“Who’s that?”

“Oh him, he’s nobody.”

“Not nobody, he’s part of the kitchen.”

“He’s a plonguer or something, he washes dishes and takes out the garbage…”

-Excerpt from Ratatouille

Everyone is in the kitchen for a reason. It’s important to realize that everyone and every position shares the same value. While everyone may not fully agree with this statement I firmly believe it to be true. Executive and sous chefs are given huge loads of responsibility ranging from food cost to inventory and sometimes even HR. Moving down the hierarchy, chef d’partie and the various line cooks act as workhorses in the kitchen. But, the lowest rung though, dishwashers, cleaning staff and tournants should never be forgotten. I was told by our GM, “Just make sure they’re happy. Keep them fed and give them a beer at the end of the night.”

Dishwashing and cleaning is a skill and an art. Certainly anyone with basic common sense, although it is shocking how many people are lacking in this department, can wash dishes or mop floors. The trick is being able to do these “simple” tasks well. Dishes can easily get backed up if the staff member is working to slow or if they’re unorganized.

The goal is to have the dish machine always full and running from the start of the nigh to the end. In order to do this, it is crucial to prioritize certain items based on size. Some items will singlehandedly fill the machine such as large pots or sheet trays. These items can be run while other racks lf smaller items are scrubbed and loaded, it’s essentially two birds.

The cleaning staff at Ella’s currently consists of five, could be four now, dishwashers who split shifts. Some of them understand prep as well which makes them even more valuable. And by the way we are looking for dishwashers and prep cooks so if you’re in or near Rhode Island and looking for a summer job please contact me through my personal email: epsilon02012@gmail.com or give me a call. But when we get weeded on dishes it throws the whole kitchen of balance. Line cooks have to jump on to help, so that the clean dishes can get dried. If we have a surplus of clean dishes it makes it impossible to load dirty racks. When the soiled items get pile up it compounds the problem by eliminating space and limiting the tools at our disposal. Everyone in the kitchen has to cease what they are doing and help pick up slack. Every member of the team allots time in their day to complete tasks. When this time is stolen it throws of the daily timeline and forces people to work at a quicker pace, although more speed is never bad.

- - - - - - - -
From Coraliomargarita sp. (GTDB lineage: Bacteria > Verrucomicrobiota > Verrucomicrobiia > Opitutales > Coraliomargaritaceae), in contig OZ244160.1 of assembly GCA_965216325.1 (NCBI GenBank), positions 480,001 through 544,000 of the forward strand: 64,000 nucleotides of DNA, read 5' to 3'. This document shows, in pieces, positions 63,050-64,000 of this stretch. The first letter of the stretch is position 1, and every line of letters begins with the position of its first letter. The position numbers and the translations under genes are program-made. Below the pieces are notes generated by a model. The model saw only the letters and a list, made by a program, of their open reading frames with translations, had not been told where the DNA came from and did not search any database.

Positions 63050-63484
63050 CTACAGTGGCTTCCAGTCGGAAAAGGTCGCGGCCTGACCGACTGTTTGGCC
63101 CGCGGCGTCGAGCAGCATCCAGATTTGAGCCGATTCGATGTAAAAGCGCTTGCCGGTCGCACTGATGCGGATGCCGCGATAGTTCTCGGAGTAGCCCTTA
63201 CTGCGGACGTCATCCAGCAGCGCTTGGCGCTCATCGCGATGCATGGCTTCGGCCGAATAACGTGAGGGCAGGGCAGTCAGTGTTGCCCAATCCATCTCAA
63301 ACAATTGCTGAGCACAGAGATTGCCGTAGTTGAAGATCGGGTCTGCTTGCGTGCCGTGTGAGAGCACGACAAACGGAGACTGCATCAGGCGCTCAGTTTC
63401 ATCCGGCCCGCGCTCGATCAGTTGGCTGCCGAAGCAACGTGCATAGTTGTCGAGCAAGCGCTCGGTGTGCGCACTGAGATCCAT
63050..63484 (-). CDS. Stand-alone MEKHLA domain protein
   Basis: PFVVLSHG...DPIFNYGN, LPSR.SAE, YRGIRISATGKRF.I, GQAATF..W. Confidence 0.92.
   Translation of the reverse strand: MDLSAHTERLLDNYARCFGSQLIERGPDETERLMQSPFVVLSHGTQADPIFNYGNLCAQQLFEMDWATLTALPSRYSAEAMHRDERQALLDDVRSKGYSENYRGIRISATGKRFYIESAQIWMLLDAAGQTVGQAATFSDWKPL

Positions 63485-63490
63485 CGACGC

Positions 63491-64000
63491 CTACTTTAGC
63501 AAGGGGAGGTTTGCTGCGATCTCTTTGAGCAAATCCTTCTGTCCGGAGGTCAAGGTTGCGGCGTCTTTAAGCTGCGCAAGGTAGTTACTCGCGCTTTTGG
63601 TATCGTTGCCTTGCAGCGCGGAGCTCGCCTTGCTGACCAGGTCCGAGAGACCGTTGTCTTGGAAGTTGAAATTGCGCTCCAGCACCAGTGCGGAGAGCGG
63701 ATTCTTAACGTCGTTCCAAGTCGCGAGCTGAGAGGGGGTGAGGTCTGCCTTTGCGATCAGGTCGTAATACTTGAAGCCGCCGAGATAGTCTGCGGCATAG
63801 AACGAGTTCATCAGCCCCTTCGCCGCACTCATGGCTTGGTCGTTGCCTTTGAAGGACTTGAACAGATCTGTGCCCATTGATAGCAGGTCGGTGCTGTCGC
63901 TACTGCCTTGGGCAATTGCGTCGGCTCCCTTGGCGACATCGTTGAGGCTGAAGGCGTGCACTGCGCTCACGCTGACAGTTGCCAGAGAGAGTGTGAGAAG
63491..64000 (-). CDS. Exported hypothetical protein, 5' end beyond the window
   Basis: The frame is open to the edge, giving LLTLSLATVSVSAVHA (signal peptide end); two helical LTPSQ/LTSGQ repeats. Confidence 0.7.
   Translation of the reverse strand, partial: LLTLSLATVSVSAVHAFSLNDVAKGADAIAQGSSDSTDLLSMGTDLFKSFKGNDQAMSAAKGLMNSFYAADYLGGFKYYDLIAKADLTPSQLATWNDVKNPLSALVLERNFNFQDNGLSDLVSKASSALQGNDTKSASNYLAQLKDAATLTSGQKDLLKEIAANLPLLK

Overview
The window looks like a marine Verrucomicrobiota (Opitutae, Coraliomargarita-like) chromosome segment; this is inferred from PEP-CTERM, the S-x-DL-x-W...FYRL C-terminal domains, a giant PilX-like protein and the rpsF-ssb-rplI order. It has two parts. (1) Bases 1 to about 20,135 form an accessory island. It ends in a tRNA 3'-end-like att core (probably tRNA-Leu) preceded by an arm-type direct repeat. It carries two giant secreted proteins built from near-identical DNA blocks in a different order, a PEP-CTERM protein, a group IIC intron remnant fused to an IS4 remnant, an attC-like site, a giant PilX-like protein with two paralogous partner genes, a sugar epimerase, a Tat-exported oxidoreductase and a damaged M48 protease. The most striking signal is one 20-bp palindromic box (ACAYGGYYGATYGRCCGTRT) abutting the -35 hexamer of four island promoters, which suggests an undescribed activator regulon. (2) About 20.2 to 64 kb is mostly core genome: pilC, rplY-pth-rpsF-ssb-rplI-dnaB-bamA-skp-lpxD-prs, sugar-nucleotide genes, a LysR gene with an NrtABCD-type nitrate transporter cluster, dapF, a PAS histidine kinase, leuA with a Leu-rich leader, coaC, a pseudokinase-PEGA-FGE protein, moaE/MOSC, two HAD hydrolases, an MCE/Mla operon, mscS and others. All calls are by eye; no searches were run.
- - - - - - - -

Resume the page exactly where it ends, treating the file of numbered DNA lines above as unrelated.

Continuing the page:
This isn’t a daily occurrence but when it happens it breaks the vibe of the entire kitchen. It adds unnecessary stress and also slows everyone down. The kitchen operates like the cliché, a well-oiled machine, and without certain parts working at the same speed everything seizes up and comes to a halt. It’s vitally important to treat each member of the kitchen with respect but also value their contributions as the same. I personally don’t care whether you’re the head chef or someone who cleans up after her, I personally value both as the same. It’s a team game and if someone is absent we all lose.